What Faith Does | Hebrews 11

What Faith Does

Every Friday a group of men from our church meet at IHOP to discuss a chapter in God’s Word. For the last few months we have been working through Hebrews. Today, we met to discuss chapter 11, which is commonly known as the Hall of Faith.

What Faith Does

During our study, one of the men shared a list he jotted down about the things faith does. Here is the list he shared:

  • Faith is Evidence of things hoped for | God’s promises.
  • Faith gives us Understanding | Knowledge of creation.
  • Faith results in Action | Abel’s righteous sacrifice; Noah built an ark.
  • Faith is Obedient | Abraham left his home; he placed Isaac on an altar.
  • Faith gives Strength | Moses overcame his fear.
  • Faith changes our Desires | We now seek a heavenly home.
  • Faith results in Miracles | The crossing of the Red Sea; the defeat of Jericho.
  • Faith obtains Promises.
  • Faith obtains Victory.
  • Faith Raises the dead.
  • Faith allows us to both Receive and Endure torture and persecution.
  • Faith allows us to Persevere through poverty and hardship.
  • Faith is required to Please God.

As you can see, our faith does many things, which is the key. It is an active faith; a faith that works. It is not a faith that sits by idle. It changes our heart and causes us to act, which is why James tell us faith without works is dead (James 2:14-26).

Question for Reflection

  1. How do you see your faith working in your life?

Resource

Co-Author Mike BlankenshipMike is a member of Sycamore Baptist Church, where he serves as a Deacon, as well as a teacher of our Adult II Sunday School Class. 

Community: Why is it important?

Biblical Mandate for Community

Members of the church have a biblical mandate to assemble in community with one another. The writer of Hebrews says,

“And let us consider how to stir up one another to love and good works, not neglecting to meet together, as is the habit of some, but encouraging one another, and all the more as you see the Day drawing near. ” (Heb 10:24–25)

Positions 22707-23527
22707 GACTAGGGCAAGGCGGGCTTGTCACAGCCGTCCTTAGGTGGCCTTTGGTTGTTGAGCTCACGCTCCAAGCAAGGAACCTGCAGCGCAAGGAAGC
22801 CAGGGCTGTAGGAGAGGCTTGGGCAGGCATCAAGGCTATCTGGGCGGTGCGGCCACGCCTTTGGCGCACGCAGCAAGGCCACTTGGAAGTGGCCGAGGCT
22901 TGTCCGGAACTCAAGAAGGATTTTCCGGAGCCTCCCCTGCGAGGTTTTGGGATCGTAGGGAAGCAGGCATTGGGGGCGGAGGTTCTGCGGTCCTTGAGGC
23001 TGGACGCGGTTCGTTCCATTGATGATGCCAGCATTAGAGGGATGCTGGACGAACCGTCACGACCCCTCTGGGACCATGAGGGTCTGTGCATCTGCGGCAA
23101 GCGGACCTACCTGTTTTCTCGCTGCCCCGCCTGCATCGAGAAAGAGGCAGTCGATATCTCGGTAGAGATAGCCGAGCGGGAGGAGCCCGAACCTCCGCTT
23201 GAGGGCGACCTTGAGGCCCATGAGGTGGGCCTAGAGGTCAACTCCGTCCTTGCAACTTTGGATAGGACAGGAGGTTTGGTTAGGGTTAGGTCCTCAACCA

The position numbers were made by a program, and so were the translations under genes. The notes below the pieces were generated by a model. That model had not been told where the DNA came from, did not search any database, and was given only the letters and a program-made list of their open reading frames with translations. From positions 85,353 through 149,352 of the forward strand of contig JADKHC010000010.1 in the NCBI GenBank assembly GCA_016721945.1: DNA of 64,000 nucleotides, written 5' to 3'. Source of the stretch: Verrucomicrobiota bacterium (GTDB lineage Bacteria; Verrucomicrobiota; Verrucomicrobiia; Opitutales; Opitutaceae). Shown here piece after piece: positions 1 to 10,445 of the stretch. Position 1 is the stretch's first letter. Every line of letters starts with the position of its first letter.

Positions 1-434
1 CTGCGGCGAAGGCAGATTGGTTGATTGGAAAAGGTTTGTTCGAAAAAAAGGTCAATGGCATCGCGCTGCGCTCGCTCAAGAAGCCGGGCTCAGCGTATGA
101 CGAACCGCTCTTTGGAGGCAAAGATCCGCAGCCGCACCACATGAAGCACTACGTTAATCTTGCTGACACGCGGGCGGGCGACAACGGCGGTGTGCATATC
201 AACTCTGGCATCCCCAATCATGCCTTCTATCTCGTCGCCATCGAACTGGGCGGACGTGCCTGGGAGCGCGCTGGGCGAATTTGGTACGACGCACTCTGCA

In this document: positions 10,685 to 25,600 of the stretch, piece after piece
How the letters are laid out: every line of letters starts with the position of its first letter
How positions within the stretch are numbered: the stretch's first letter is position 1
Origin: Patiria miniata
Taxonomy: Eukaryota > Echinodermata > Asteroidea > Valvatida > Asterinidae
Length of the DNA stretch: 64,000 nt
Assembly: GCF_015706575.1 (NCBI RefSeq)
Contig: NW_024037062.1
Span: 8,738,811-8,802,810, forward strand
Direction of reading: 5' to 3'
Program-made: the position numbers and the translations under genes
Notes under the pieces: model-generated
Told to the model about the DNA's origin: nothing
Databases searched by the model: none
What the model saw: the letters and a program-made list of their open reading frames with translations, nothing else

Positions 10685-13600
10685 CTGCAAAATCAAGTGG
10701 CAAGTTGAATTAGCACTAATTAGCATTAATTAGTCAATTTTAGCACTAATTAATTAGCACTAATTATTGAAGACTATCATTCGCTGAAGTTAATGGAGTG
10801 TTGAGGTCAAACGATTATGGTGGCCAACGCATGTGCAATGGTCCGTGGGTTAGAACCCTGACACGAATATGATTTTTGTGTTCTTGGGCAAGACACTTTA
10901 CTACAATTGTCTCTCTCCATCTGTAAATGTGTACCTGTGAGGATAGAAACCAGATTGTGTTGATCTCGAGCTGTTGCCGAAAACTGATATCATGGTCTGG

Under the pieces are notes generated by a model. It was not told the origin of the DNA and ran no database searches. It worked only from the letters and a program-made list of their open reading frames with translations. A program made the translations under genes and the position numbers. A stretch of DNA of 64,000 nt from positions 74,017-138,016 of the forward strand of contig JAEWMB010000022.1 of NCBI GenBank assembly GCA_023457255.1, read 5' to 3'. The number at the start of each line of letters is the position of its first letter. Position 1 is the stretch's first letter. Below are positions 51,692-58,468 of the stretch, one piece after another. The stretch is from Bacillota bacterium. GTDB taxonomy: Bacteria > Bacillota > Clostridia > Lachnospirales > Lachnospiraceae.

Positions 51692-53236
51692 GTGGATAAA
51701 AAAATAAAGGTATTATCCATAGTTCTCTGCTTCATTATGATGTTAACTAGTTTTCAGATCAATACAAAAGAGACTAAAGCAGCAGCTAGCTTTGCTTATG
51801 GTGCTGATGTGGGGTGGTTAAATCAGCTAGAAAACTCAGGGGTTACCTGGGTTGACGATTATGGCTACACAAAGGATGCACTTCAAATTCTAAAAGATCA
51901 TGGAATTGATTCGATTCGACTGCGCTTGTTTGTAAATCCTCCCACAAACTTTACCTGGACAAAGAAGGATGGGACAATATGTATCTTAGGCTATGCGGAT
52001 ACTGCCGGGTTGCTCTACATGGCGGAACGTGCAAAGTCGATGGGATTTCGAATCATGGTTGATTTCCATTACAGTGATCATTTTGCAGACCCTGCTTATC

According to Hebrews, church members need to be consistently meeting together, in order to encourage one another, and to stir each other up to love and good works. If this is the case, why do people often not assimilate into communities?

Assimilation Problems

Several problems exist as to why members do not actively participate in the church’s community:

1) Individualism – A lot of church members are individualistic believing they can change by themselves.

2) Compartmentalism – Most people tend to compartmentalize their lives having a church life, work life, and family life. These are all kept separate and one compartment is not to interfere with the other.

3) Busyness – Almost all Americans are busy some families may want to participate, but they are too busy to do so. The “I am too busy” excuse means living in community with other Christians is not important.[1]

4) Consumerism – Most Americans are consumerists they come to church in order to get, but are not willing to give. They are content sitting in the pew week after week because they have been conditioned by society to consume and shop around instead of plugging in and getting involved.

All of these problems tell us many church members do not see the value of living in community with one another or being involved in the church. They do not understand why it is necessary for their Christian growth and their ability to reach the community for Christ.

The Value of Community